Lungisa ordered to step down

But new Bay chairman defies ANC top six

New Nelson Mandela Bay regional chairman Andile Lungisa has been ordered by the ANC’s top leadership to resign and resume his duties as a member of the party’s Eastern Cape executive committee.

The decision was taken at a meeting between the ANC’s top six – Jacob Zuma, Cyril Ramaphosa, Baleka Mbete, Gwede Mantashe, Jessie Duarte and Zweli Mkhize – on Monday.

Confirming the move, ANC provincial secretary Oscar Mabuyane said yesterday he had personally communicated the instruction to Lungisa and the newly constituted regional executive committee.

“The decision of the national leadership officials of the ANC [said] that what was communicated by [secretarygeneral] Mantashe was in line with the resolution and the constitution of the ANC and was an established practice,” he said.

“So, we’ve requested comrade Andile and the region to now act … according to that decision. “It’s an instruction that says he should not have been availing himself for [the regional chairmanship] and he should not be in that collective.

“He must remain in the PEC where he was correctly elected,” Mabuyane said.

But a defiant Lungisa, whose election received Zuma’s blessing on Sunday, said he was waiting for the ANC’s highest decision-making body between conferences – the national executive committee (NEC) – to take a decision on the matter.

Asked if he would accept the letter with the instruction,

Lungisa said: “I am not talking about other structures, I will not comment on that.

“I will wait for the highest decision-making body of the ANC.”

The NEC is made up of close to 90 men and women of the ANC’s top command, with the balance of forces said to be largely in Zuma’s favour.

Although Mabuyane said deputy chairman Phumzile Tshuni would take over the reins until a new chairman was elected, Lungisa was still attending meetings yesterday and campaigning for upcoming SRC elections as the ANC regional head.

Mabuyane said a new chairman would be elected at a “properly and constitutionally convened” regional general council as there were clear instructions that they would not redo the regional elective conference.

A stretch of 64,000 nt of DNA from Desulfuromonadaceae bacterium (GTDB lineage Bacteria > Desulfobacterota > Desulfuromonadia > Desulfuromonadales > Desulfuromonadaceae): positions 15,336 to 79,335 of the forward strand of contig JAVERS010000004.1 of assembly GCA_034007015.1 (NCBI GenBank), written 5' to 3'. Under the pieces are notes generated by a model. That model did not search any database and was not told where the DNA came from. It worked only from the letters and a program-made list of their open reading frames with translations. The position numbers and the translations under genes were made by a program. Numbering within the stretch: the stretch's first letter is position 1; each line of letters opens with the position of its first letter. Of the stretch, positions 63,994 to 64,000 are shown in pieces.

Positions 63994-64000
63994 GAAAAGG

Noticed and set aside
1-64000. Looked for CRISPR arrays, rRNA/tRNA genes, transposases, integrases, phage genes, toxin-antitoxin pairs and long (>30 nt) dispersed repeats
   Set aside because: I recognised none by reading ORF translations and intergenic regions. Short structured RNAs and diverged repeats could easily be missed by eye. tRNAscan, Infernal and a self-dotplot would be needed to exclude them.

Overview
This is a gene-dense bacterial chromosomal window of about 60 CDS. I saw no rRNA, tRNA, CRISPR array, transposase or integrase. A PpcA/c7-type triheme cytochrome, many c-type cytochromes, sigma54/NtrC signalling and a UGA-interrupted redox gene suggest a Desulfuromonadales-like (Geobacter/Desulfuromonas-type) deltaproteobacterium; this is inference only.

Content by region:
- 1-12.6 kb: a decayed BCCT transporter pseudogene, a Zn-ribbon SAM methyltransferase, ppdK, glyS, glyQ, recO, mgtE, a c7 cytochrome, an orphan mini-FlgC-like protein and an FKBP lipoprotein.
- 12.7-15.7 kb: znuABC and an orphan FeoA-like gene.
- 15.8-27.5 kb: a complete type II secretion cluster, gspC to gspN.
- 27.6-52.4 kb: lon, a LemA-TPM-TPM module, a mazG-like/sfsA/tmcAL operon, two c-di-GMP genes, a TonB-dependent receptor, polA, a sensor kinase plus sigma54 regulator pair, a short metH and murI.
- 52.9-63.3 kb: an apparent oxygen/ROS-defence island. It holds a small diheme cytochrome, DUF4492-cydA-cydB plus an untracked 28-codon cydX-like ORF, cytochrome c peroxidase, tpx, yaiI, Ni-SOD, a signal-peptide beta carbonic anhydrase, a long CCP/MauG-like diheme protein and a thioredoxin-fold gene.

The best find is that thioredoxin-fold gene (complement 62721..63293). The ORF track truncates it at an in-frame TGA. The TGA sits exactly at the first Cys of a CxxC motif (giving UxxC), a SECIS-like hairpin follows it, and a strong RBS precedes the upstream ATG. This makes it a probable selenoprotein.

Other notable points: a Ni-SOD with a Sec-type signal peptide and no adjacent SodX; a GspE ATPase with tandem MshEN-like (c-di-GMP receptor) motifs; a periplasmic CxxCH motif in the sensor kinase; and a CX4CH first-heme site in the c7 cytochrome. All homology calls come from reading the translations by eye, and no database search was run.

Regional secretary Themba Xathula said the regional executive committee would discuss the matter at a meeting scheduled for late yesterday.

Asked if they would fight the decision, Xathula said: “There will be no fight about this.” The latest developments follow days of back-and-forth letters between Lungisa and Mantashe, ever since the secretary-general warned on Wednesday last week that the party’s constitution prohibited Lungisa, as a provincial leader, from contesting a seat in the regional structure.

Lungisa went ahead anyway and was elected by 71 votes to the 57 of his opponent, Tony Duba, at last weekend’s conference.

His actions, and comments that Mantashe was motivated by factional interests, led to Mantashe referring the matter to the party’s top disciplinary body.

Lungisa has since apologised for the comments.

While the decision of the top six could be interpreted as a win for Mantashe – or a show of no support for Zuma among the top brass of the party – political analyst Professor Mcebisi Ndletyana said it was not necessarily the case.

On Sunday, rifts within the ANC’s top body were exposed when Zuma jetted into the Bay and endorsed Lungisa’s election.

At the time, Zuma said the majority of the branches in the metro had spoken and even the ancestors agreed with Lungisa’s election.

But Ndletyana believed that Mantashe’s argument had been strong from the onset.

“One thing that is no surprise is that there will always be contentions on the interpretation of the constitution,” he said.

“Various groupings with different interests will always interpret the constitution the way it is convenient for them.

“This case was clear from the start because of the specificity of the constitution.

“There was a deviation from precedence and it was difficult to contest.

“There are cases that are murky, like the case of Brian Molefe where there is no clear guideline, and opportunists are able to exploit that gap in the constitution,” Ndletyana said.

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